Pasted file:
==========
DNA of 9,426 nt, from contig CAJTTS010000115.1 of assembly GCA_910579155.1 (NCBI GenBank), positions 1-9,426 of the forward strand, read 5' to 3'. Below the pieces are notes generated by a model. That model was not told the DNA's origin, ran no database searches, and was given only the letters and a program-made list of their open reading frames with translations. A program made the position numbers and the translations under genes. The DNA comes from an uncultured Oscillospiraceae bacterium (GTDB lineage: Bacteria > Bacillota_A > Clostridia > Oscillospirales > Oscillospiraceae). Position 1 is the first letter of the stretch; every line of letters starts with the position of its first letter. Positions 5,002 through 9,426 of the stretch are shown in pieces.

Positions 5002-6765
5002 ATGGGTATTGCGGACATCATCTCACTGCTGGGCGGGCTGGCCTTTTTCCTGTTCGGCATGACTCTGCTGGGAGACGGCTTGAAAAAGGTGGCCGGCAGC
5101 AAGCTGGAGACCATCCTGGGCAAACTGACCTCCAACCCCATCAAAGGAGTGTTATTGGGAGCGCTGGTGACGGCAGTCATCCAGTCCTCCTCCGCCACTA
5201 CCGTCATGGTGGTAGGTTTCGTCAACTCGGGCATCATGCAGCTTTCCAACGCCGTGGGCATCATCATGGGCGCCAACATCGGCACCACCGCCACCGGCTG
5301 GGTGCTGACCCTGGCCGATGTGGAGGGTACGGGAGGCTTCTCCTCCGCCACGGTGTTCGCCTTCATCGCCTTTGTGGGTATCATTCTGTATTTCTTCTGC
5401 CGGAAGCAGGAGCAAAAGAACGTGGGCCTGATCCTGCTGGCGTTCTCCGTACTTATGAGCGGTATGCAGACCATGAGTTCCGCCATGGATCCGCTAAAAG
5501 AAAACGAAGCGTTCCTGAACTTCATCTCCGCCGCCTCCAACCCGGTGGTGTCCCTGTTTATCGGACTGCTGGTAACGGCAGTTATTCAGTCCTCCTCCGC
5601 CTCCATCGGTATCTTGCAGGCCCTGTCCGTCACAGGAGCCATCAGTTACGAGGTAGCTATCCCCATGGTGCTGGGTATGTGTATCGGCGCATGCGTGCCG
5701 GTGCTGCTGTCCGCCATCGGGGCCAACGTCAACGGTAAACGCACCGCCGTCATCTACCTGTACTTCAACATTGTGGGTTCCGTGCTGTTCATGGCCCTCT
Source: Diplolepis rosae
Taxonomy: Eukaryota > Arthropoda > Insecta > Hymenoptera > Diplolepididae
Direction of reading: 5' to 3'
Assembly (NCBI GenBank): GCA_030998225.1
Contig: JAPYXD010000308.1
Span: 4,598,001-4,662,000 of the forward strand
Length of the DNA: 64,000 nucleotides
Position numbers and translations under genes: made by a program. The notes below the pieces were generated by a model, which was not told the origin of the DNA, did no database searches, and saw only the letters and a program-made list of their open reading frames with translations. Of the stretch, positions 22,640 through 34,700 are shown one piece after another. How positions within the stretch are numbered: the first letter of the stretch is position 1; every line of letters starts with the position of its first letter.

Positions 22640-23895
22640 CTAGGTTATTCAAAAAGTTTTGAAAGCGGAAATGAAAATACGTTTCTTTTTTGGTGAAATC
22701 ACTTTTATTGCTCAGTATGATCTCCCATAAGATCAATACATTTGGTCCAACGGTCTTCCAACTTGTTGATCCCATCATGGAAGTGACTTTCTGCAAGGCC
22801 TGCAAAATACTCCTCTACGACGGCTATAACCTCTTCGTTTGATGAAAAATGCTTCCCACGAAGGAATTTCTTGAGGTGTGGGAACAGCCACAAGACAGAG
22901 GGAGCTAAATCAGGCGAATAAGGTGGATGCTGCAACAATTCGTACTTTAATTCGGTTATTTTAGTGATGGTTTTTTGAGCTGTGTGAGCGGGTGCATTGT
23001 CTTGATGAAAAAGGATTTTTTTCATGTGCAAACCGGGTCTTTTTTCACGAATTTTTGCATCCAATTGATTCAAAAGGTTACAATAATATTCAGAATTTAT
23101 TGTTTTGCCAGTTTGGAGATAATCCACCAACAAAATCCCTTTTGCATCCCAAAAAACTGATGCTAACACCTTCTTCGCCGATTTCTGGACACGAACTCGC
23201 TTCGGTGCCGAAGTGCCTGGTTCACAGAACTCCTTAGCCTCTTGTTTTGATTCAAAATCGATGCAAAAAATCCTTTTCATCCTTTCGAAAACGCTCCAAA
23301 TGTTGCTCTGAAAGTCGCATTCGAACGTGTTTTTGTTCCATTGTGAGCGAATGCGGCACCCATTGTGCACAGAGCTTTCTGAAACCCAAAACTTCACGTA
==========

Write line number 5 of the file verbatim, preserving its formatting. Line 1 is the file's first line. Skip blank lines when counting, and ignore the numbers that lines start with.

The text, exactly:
5201 CCGTCATGGTGGTAGGTTTCGTCAACTCGGGCATCATGCAGCTTTCCAACGCCGTGGGCATCATCATGGGCGCCAACATCGGCACCACCGCCACCGGCTG